Cannelés, pronounced “canelays,” are small, fluted cakes that originated in the Bordeaux region of France. They have a dark, caramelized exterior and a spongy, rich, custardy interior. Use a silicone pan that makes 15 mini cakes and bake them in two or more batches. You can easily find “cannelés molds” online (like these copper ones).
Place the milk, butter, scraped seeds and vanilla bean pod, and salt into a small saucepan and heat over medium heat until hot, not boiling, and the butter has melted.
In a medium bowl, use a silicone spatula to mix together the eggs, yolks, flour, and sugar into a paste.
Strain half a cup of the milk mixture into the eggs and whisk in. Strain in half of the remaining milk and whisk in. Strain in the remaining milk, discard the vanilla bean pod, and whisk until combined. Add the rum and stir. Strain the mixture into another bowl, discarding any solids.
Let it cool for 10 minutes. Cover the bowl and refrigerate overnight.
You will need to bake the cannelés in batches, washing the pan between each batch.
Preheat oven to 475 degrees Fahrenheit. Place the mold on top of a jelly roll pan. Melt the remaining tablespoon of butter and use a small pastry brush to grease the insides of the molds.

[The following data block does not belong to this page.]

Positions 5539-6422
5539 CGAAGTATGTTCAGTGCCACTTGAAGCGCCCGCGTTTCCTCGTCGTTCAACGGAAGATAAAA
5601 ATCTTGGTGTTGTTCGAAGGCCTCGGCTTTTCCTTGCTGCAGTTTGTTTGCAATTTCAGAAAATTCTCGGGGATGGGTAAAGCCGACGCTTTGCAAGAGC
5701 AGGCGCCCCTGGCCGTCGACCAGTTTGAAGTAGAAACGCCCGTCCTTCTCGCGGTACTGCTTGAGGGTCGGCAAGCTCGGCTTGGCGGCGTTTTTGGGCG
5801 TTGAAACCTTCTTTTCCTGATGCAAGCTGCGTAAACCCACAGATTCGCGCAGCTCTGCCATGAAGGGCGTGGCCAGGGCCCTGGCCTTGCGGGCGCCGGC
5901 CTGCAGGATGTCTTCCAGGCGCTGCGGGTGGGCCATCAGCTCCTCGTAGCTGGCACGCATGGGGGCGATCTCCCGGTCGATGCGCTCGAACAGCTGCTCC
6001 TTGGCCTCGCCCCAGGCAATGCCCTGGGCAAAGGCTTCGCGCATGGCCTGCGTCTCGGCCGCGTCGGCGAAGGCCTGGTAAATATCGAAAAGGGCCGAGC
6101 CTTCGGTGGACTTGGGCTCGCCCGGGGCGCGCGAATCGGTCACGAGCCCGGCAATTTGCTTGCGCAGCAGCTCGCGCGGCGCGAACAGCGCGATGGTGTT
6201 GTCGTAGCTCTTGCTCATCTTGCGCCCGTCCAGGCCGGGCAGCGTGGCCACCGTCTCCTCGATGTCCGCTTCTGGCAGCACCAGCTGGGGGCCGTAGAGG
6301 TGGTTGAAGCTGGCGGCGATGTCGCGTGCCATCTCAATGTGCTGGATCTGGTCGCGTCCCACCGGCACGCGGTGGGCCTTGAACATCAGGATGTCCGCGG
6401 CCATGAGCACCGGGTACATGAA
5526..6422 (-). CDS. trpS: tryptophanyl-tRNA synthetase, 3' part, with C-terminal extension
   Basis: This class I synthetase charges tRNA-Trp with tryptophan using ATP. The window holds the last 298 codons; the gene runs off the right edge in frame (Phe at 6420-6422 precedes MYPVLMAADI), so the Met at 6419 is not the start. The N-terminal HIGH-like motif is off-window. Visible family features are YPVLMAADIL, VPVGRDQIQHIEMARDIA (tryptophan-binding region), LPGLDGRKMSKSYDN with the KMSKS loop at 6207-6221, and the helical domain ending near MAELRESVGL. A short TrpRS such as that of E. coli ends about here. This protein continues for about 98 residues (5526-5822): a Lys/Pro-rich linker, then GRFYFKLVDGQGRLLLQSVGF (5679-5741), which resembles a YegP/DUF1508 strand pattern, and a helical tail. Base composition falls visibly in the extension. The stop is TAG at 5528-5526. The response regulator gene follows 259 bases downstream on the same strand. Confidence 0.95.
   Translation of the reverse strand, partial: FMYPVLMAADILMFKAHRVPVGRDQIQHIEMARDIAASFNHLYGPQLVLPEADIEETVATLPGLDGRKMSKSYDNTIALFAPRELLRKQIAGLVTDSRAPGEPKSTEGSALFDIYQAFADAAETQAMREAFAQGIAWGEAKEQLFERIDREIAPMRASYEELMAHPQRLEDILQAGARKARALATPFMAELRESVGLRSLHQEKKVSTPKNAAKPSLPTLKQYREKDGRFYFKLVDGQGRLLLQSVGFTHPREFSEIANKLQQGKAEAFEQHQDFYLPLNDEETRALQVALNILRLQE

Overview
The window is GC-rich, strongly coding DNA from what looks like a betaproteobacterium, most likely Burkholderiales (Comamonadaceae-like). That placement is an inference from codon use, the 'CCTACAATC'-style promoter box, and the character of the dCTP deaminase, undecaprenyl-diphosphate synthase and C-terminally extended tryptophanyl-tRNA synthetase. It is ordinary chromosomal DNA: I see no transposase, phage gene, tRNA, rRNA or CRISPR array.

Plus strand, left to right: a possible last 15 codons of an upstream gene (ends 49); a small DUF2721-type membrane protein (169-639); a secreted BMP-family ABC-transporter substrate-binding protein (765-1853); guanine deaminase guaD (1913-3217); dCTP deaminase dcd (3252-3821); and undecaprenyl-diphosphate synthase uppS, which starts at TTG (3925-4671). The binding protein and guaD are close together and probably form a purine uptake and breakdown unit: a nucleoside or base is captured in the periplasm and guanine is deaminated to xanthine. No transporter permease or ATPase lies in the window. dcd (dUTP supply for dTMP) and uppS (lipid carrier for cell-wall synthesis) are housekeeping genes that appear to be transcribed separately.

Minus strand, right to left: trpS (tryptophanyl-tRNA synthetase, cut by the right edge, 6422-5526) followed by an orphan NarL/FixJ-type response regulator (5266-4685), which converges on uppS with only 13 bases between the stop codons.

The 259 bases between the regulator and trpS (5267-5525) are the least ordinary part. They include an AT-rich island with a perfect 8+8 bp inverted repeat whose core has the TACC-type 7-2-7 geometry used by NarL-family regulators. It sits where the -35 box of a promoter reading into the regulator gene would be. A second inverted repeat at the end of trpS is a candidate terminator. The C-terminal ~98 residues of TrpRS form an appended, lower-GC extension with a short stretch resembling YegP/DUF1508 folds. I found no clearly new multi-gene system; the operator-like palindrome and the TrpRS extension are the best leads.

Pour the batter into the molds and fill up to about an eighth of an inch (three millimeters) from the top. Wipe off any excess batter on top of the pan.
Bake for 15 minutes. Reduce heat to 375 degrees Fahrenheit and bake another 50–60 minutes, or until pastries are very brown on top.
Remove the molds from the oven and immediately unmold the cannelés onto a wire rack to cool. Wash and dry the molds and bake another batch.
The pastries may puff up out of the molds at some point, but they will usually come down before they are done. If the cannelés are still puffing out of the molds after they have baked for 40 minutes, use the back of a small spoon to gently push the sides into the center and they will drop back into the molds. Do not bang the tops; this is not whack-a-mole.
Store covered at room temperature for up to three days or freeze for up to three months.